In Deadman's Place, on the south-west side of the Borough market, were almshouses for sixteen poor persons, which were founded in 1584, by Thomas Cure, and called Cure's College. Thomas Cure was saddler to Edward VI., Queen Mary, and Queen Elizabeth, and was also member of Parliament for the borough of Southwark.
Another cluster of almshouses close by, in Soap Yard, were built and endowed by the retired actor, Edward Alleyn, of whom we shall have more to say when we come to Dulwich College. Alleyn's almshouses have been rebuilt at Norwood. Alleyn directed by his will (1626) that his executors should within two years of his death erect ten almshouses in this parish for five poor men and five poor women, who should be drafted hence, as vacancies occurred, into his college at Dulwich. The almshouses were accordingly "built on part of an enclosure called the Soap Yard belonging to the College of the Poor." The College of the Poor was founded by letters patent of Queen Elizabeth in 1584, and was largely endowed. It provided a home and sustenance for sixteen poor persons, one of whom was to act as warden and read prayers daily. In 1685 Henry Jackson founded almshouses in Southwark for two women, with twenty pence a week each; and sundry others of a like nature were founded in different parts of the parish. St. Saviour's is, in fact, particularly rich in benefactions. According to the "Account of Public Charities in England and Wales," published in 1828, it would appear that the annual income of the various charities of this parish amounted to nearly £2,700.
Between St. Saviour's Church and Southwark
Bridge Road, with its principal entrance in Park
Street, is the renowned brewery of Messrs. Barclay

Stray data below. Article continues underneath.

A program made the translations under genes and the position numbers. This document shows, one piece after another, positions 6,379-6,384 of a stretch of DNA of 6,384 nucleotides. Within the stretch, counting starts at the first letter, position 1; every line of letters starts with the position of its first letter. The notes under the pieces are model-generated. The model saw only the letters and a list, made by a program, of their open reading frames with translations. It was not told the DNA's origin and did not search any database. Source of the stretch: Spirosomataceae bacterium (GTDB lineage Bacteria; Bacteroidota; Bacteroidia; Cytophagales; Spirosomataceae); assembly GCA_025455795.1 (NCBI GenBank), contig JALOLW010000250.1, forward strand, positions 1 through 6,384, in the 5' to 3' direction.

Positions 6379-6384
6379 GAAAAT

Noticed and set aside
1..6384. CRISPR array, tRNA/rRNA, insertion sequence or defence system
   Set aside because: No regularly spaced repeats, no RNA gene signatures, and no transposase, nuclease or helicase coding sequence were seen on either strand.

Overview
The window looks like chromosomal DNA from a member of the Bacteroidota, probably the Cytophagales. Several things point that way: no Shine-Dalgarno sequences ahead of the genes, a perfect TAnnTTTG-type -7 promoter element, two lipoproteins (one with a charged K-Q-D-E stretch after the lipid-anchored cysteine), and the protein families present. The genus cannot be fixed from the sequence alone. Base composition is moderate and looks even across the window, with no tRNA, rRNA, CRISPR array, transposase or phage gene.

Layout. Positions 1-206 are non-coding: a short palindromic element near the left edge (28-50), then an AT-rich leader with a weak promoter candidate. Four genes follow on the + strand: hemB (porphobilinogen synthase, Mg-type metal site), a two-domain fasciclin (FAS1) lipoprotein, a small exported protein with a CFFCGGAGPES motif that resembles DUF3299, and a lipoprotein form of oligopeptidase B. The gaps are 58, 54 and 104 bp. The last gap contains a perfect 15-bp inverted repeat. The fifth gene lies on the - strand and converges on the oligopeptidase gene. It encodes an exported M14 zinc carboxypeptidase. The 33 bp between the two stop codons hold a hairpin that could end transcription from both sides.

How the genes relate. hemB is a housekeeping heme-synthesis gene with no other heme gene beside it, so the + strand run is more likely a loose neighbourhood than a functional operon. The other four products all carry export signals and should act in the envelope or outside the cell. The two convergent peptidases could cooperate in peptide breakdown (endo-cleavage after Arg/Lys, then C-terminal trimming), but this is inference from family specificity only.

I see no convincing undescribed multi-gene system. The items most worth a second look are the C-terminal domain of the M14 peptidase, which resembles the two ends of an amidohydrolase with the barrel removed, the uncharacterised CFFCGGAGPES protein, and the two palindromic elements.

and Perkins. Southwark held a reputation for
strong ale from very early times. We have met
somewhere with an old couplet—
"The nappy strong ale of Southwirke
Keeps many a gossip from the kirke."
Chaucer's host at the Old Tabard drank it, doubtless; and so did the Knight and the Franklin, and perhaps the mincing "Nonne" herself. That there were breweries here as far back as the fourteenth century we have reason to know, for Chaucer speaks of "the ale of Southwark" in his time; and readers of that poet will not have forgotten, among the inhabitants of this part—
"The miller that for dronken was all pale,
So that unethes upon his hors he sat."
"Foreigners are not a little amazed," writes Boswell, in his "Life of Johnson," "when they hear of brewers, distillers, and men in similar departments of trade, held forth as persons of considerable consequence. In this great commercial country it is natural that a situation which produces much wealth should be considered as very respectable; and no doubt honesty is entitled to esteem." Brewing is one of the oldest objects of industry among us; and in early ages the quantity of ale consumed was somewhat larger than is the case now, in proportion to the population and wealth of the nation. Little is known of the trading practices of the early brewers; but the process, so far as the malting and brewing is concerned, is, doubtless, essentially the same now as it was three centuries ago, when hops were imported into this country from Flanders. By a liberal attention to the improvements of the age, Messrs. Barclay and Perkins have placed their large establishment in its present eminence among the breweries of the world. "Formerly," writes Mr. Brayley, in his "History of Surrey," "our great porter brewers left ale to minor establishments: this is now partially but not entirely changed; two coppers at Barclay and Perkins' are therefore applied, as the occasion requires, to ale-brewing. On the other hand, some of the less extensive establishments, in former times only occupied with ale, now produce porter also. The difference of the two consists of modifications in the process, and of certain additions for the purpose of flavouring or colouring. The malt and hops are the same, but a very small portion of malt, when burnt black, suffices to colour porter and stout. These liquors are more luscious than ale, and less vinous from undergoing a less perfect fermentation, that process being considerably shortened, usually to one-third of the time allowed for ale."